NEWARK, New Jersey - The traffic jam that sank Gov. Chris Christie's presidential aspirations is set to conclude with the sentencings Wednesday of the two former aides convicted of creating the gridlock to teach a lesson to a mayor whose endorsement they couldn't obtain.
Questions are likely to linger long after a judge levies punishment on Bridget Kelly and Bill Baroni in a Newark courtroom.
Most revolve around when, and how much, Christie knew about what was afoot at the George Washington Bridge in September 2013. Christie, a Republican, wasn't charged with any wrongdoing.
Christie's version - that he wasn't aware anyone in his office was involved until months after the fact - was contradicted by trial testimony from the defendants and from David Wildstein, Baroni's former colleague at the Port Authority of New York and New Jersey who pleaded guilty.
In a court filing this week, Kelly's attorney reiterated her contention that she "obtained the approvals" of Christie and his chief of staff for Wildstein's plan to realign access lanes to the bridge.
Questions also surround the fate that awaits Baroni and Kelly on Wednesday in light of the recent sentencing of former Port Authority chairman David Samson to probation and house arrest for a bribery scheme, a punishment that some saw as unduly lenient.
What is undisputed is the drag that "Bridgegate" exerted on Christie's brief and unsuccessful presidential campaign. Then-candidate Donald Trump said he believed Christie "totally knew" about the plot to punish a Democratic mayor for not endorsing Christie's re-election bid.
Even Christie, one of Trump's first high-profile endorsers in 2016, admitted the scandal was a factor in Trump not choosing him as his running mate. Christie's approval rating in New Jersey has plummeted from nearly 70 percent in early 2013 to close to 20 percent today.
The stakes for Baroni and Kelly are much higher as they approach Wednesday's sentencings.
Baroni, a former state senator appointed by Christie to be deputy executive director of the powerful Port Authority - operator of the George Washington Bridge - and Kelly, Christie's former deputy chief of staff, argued for probation in court filings made public Monday.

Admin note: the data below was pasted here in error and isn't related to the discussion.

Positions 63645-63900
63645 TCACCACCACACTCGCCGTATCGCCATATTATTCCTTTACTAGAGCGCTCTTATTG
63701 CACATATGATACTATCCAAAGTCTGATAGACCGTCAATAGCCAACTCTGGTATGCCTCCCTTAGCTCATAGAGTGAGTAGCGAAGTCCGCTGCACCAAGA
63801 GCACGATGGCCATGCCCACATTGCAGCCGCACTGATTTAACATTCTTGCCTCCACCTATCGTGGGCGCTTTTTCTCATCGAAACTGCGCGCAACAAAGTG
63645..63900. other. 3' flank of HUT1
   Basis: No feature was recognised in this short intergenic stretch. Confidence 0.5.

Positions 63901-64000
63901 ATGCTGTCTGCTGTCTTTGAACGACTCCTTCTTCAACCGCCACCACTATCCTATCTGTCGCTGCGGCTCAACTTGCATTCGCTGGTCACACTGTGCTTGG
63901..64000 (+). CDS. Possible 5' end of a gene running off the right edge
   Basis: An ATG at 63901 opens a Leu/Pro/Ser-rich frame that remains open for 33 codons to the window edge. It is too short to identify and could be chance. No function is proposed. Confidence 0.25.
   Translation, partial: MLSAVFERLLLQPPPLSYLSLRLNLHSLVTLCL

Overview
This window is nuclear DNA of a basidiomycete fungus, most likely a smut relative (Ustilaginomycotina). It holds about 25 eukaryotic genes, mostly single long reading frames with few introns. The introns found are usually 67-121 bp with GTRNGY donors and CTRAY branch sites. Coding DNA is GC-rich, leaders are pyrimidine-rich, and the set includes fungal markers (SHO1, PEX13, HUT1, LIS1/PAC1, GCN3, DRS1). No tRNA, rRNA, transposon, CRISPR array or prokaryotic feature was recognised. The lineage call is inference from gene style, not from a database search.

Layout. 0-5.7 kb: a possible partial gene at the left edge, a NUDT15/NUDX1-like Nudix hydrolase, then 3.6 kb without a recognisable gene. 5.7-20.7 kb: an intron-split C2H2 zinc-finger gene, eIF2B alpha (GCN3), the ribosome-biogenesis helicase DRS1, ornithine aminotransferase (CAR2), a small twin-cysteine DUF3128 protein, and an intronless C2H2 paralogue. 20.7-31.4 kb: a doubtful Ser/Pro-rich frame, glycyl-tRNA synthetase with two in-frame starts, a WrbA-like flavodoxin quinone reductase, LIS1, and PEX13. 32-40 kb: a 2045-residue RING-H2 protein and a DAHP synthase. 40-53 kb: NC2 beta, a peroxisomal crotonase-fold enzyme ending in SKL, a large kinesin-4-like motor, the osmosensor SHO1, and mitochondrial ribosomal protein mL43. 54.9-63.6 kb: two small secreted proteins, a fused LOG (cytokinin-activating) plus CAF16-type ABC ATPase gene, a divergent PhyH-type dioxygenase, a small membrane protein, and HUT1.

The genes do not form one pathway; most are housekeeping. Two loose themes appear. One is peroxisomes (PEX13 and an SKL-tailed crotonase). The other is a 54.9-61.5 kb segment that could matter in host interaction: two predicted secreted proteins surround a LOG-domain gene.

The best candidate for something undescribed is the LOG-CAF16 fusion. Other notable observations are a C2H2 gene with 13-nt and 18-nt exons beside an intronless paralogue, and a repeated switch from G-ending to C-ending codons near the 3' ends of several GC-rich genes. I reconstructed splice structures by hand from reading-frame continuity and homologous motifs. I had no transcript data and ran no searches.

Beyond extolling Baroni's exemplary record in and out of public life, his attorneys listed several cases in which people convicted of violent or sexual crimes were sentenced to less prison time than the 37 months Baroni faces at the low end of a sentencing range.
They also noted that Wildstein, who admitted he conceived the scheme, faces 21 to 27 months under terms of his plea agreement and could receive even less time.
Attorneys for Kelly echoed that argument and portrayed the single mother of four as a loyal public servant who "is no monster," as she has been portrayed publicly.
Both defendants provided the judge with several dozen letters of support from family, friends and colleagues, including some former public officials. Democratic former Gov. Jim McGreevey praised Baroni's "capacity to change lives for the better."
In their brief, prosecutors urged U.S. District Judge Susan Wigenton not to depart from the 37-to-46-month sentencing range because, in their words, Kelly and Baroni provided "flagrantly false testimony" during the trial.
Though not directly related, the Samson case looms over Wednesday's proceeding. The former longtime mentor to Christie admitted using his position to pressure United Airlines to revive a flight from Newark to South Carolina, where he has a second home.
Bridgegate prosecutors Vikas Khanna, Lee Cortes and David Feder had no choice but to pay attention to it: They also handled the Samson case. Through a spokesman at the U.S. attorney's office, they declined to comment Tuesday.
Wigenton must weigh several competing factors, said defense attorney Christopher Adams, who served on the team that represented former NBA star Jayson Williams against manslaughter charges.
"The thought that (Wildstein) may receive a more lenient sentence because of his cooperation is something that any judge would reasonably grapple with," Adams said. "Then, when you juxtapose the Samson sentence of probation, it must be very difficult for a judge to actually impose a jail term."
Conversely, Adams added, Baroni and Kelly face what's known as the "trial penalty": They went to trial and proclaimed their innocence while Wildstein (and Samson) pleaded guilty.